In a nutshell6, electrophysiology involves the use of electrodes to understand the electrical properties of neurons. Researchers can record the activity of hundreds of cells at once, or home in on single cells using the patch-clamp technique.


An electroencephalogram (EEG) is a type of electrophysiological monitoring method used to record electrical activity of several neurons at once.1 It is typically noninvasive, with the electrodes arranged in a cap and placed over the scalp, which measures voltage fluctuations of the brain regions beneath7. By contrast, an electrocorticogram (ECoG) involves placing electrodes in direct contact with the surface of the brain and measuring the brain waves in those specific brain regions. It is typically used intraoperatively to map epileptic regions of the brain and facilitate their safe removal8.

A view of patch-clamp electrophysiology.

Figure 1: Patch-clamp electrophysiology. Credit: Technology Networks

In patch-clamp electrophysiology9, a glass micropipette with diameter < 3 microns10 is inserted into the membrane of a single cell. Electrically charged ions passing from the inside to the outside of the cell through the trans-membrane channels charge the pipette solution. The electric current generated by this transmembrane movement of ions is detected by a metal electrode, which relays the data to an amplifier. This technique gives researchers incredible precision and certainty in their readings.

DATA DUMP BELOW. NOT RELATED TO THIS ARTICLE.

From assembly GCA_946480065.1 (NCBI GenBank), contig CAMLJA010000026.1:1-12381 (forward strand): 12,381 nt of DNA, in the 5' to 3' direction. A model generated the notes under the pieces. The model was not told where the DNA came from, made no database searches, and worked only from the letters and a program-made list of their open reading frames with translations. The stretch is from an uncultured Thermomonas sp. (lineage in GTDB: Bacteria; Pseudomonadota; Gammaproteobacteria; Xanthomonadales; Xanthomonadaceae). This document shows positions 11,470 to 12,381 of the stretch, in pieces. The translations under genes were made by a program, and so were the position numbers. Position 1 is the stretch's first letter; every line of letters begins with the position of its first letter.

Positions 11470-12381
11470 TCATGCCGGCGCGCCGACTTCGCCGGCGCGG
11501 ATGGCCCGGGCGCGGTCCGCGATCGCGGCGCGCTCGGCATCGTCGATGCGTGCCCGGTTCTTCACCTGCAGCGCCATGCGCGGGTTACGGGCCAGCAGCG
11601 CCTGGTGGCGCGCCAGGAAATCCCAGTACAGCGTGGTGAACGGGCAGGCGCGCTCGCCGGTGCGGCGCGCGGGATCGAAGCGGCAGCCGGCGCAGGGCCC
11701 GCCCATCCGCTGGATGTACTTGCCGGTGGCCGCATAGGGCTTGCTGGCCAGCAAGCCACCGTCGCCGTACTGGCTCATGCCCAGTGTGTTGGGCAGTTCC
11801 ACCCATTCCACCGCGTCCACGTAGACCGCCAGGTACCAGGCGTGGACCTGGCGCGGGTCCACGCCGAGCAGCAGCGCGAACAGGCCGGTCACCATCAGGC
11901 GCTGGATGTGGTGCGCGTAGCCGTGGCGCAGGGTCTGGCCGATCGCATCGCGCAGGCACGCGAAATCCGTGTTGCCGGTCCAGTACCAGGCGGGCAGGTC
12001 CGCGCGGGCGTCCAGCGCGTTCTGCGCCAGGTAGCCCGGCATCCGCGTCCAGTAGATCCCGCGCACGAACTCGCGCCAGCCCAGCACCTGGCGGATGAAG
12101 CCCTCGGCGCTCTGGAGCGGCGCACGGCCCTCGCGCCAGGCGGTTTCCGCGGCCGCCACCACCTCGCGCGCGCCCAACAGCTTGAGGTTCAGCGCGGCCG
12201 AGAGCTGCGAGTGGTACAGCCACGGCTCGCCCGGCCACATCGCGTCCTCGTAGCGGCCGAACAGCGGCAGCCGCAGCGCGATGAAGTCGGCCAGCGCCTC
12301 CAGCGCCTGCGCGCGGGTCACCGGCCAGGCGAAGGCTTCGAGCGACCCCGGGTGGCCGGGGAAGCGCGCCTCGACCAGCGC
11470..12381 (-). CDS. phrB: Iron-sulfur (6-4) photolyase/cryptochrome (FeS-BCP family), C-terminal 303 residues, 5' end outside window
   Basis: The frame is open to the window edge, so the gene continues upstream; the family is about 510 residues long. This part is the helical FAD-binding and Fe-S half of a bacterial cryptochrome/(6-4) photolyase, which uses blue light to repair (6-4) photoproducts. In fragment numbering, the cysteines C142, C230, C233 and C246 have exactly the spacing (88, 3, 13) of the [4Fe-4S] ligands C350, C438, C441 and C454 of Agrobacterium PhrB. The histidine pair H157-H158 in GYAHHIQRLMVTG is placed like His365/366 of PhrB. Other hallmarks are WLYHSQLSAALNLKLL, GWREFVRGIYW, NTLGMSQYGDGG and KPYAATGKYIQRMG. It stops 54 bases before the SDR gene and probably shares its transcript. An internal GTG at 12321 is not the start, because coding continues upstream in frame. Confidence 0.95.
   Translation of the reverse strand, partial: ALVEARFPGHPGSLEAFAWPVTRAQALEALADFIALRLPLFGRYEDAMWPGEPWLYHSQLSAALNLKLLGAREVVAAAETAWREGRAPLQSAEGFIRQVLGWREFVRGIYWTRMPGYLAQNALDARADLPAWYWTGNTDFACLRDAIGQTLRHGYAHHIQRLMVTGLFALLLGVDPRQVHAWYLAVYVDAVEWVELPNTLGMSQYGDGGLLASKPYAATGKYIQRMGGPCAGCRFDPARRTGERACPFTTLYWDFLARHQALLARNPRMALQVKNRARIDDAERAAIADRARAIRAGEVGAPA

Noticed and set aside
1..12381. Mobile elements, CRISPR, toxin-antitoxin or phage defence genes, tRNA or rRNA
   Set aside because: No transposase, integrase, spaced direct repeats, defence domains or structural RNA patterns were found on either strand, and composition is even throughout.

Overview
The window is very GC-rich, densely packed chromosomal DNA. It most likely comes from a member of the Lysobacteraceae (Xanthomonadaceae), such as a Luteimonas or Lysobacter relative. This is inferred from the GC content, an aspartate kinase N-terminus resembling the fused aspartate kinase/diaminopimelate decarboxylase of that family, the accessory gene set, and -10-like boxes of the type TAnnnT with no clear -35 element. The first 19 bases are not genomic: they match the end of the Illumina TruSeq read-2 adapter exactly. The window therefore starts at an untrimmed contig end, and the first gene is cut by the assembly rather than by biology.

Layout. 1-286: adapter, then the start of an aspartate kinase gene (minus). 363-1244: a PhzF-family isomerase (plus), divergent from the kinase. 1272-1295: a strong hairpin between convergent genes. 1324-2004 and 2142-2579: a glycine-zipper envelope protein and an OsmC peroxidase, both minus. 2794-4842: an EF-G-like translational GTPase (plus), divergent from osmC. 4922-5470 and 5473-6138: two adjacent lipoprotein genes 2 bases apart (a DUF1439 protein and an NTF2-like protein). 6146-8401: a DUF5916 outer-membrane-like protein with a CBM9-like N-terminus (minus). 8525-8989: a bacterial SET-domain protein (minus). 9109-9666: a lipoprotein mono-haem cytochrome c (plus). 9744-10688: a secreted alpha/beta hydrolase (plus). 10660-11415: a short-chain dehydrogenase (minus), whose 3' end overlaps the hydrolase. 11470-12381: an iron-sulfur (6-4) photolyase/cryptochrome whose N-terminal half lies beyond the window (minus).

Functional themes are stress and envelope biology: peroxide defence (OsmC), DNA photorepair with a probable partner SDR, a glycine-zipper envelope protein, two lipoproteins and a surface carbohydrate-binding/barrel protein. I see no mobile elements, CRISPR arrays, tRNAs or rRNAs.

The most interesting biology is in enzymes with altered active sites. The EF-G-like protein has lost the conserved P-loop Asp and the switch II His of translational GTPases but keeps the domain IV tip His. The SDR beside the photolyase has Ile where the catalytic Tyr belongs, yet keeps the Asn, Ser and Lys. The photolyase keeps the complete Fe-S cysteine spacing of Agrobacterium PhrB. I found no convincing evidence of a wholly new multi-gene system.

Researchers can also measure the activity of several neurons at once. There are two main ways of doing this11. Firstly, a microelectrode array can be used. This is a grid of dozens of electrodes which can record the activity of multiple neurons on the surface of the brain. Despite being small in size, it is still too large to be inserted deep in the brain, so this technique is reserved for neurons on the surface of the brain.


The second technique involves tetrodes. Tetrodes are microelectrode arrays composed of just four active electrodes - making them small enough to insert into these deeper regions.


Measuring large swathes of neurons like this leads to more uncertainty.5 Some types of neurons have a distinctive waveform, making them easily identifiable. However, these are the exception rather than the rule. Most neurons have ambiguous waveforms, making it difficult to ascertain exactly which neurons have been studied.